Flicks like The Strangers or Creep send chills down my spine.

Both films create villains that are calm, psychopathic weirdos who have snapped, and their goal is to kill our protagonists—but first, they toy with them. It’s freaky, it’s unnatural, and it’s disturbing—all keys to a great horror flick.

This was the aim for Shudder’s latest original, Superhost, which follows two struggling YouTube vloggers, Teddy (Osric Chau) and Claire (Sara Canning) who review Air B&Bs run by the site’s top hosts. They book a stay with Rebecca (Gracie Gillam), whose home has a reputation for amazing stays. When they get to the house, up in the desolate mountains, they grow increasingly unnerved when they realize that there may be something wrong with Rebecca.

While I love the idea of this flick, I was left disappointed—which, in my experience, is a rarity with Shudder originals.

The production of Superhost, at times, felt well-done, especially in lighting, cinematography, and set. But when it came to sound, it was a disappointment. Any time there was a scene that showed the murder or realization to a character, a gritty, irritating, static-infused score would blare through the speakers, mute out any dialogue or other sounds, and take away the shock that was intended to be given to the audience. By using this sound effect, Superhost came across as amateur in its ability to shock and disturb.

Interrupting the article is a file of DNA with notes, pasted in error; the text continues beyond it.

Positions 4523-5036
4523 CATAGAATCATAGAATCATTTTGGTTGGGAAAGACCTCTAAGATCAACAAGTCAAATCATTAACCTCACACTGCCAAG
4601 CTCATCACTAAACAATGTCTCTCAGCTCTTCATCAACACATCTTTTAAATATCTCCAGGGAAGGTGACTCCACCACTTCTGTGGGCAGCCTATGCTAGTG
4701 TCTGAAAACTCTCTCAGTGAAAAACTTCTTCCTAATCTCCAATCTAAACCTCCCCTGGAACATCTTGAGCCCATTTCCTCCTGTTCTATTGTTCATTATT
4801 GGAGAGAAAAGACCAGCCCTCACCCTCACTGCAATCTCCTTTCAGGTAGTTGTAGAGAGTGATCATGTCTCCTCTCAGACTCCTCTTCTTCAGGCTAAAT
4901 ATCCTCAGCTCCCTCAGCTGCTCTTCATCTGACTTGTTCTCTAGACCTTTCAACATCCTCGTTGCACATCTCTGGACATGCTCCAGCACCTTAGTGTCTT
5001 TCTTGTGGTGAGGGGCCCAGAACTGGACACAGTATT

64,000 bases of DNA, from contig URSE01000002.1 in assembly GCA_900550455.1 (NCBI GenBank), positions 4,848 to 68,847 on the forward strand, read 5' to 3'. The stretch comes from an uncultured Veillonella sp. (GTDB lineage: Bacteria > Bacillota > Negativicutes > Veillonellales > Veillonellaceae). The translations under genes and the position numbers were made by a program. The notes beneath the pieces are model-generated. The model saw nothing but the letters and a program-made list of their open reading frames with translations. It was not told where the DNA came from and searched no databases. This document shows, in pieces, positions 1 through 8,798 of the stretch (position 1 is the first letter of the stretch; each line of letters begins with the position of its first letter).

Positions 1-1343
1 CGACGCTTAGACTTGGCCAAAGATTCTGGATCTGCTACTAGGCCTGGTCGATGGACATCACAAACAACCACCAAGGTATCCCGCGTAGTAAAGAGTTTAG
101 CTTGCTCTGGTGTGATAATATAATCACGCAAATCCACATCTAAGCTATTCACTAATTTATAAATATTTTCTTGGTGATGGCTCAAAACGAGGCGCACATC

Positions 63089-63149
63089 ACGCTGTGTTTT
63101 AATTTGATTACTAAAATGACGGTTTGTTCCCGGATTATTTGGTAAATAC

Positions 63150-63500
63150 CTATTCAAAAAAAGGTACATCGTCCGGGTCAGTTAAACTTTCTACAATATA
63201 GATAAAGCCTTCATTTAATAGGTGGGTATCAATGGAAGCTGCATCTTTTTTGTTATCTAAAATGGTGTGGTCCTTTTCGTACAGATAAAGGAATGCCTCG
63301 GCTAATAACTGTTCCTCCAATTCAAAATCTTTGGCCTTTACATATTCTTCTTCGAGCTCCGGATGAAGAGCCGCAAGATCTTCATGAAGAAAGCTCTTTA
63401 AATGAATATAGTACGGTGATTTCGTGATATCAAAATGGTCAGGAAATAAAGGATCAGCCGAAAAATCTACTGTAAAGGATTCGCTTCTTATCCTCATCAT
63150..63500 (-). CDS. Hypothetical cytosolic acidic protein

I’m all for campy horror, but Superhost didn’t feel like it was trying to be campy. It felt like it was trying to be extreme, that it was trying to be serious, but it came off as poorly acted.

Sara Canning and Osric Chau in SUPERHOST.

This was not from Chau or Canning’s parts; if anything, both actors had smooth chemistry, and Canning really shined as the suspicious, uptight girlfriend. I was thrown by Gracie Gillam’s performance and her overacting. While her strive to be sinister and creepy was there, she came off as comedic. Her loud yelling, her exaggerated facial expressions, the way she spoke, and her body language when trying to corner Teddy and Claire felt cartoonish. If anything, she was annoying—not scary.

There was also the acting of Barbara Crampton (Re-Animator, You’re Next), who plays Vera, a bitter, vengeful super host that Teddy and Claire had previously stayed with and given a bad review to. Her wild yelling, her stumbling through lines, and her haywire body acting came off as cheaply done and cringeworthy.

Superhost‘s script needed to be tightened—it felt jumbled, and Rebecca’s reveal came out of nowhere with too many layers on top of it. Teddy and Claire made so many stupid decisions that, as a viewer, you couldn’t really feel sympathy for them. In a scene where Teddy and Claire are fleeing the house after realizing who Rebecca isn’t who she says she is, Rebecca stands in the road, stops them, and asks them to leave their car so that she can show them something in the woods. Teddy and Claire agree to go.

Why? What kind of purpose is that? Where is common sense here?

Superhost had such a promising premise, and with Shudder behind it, I was enticed. I just wish it could have delivered the scare.

Superhost
2021
dir. Brandon Christensen
84 min.

Streaming Thursday, 9/2 on Shudder

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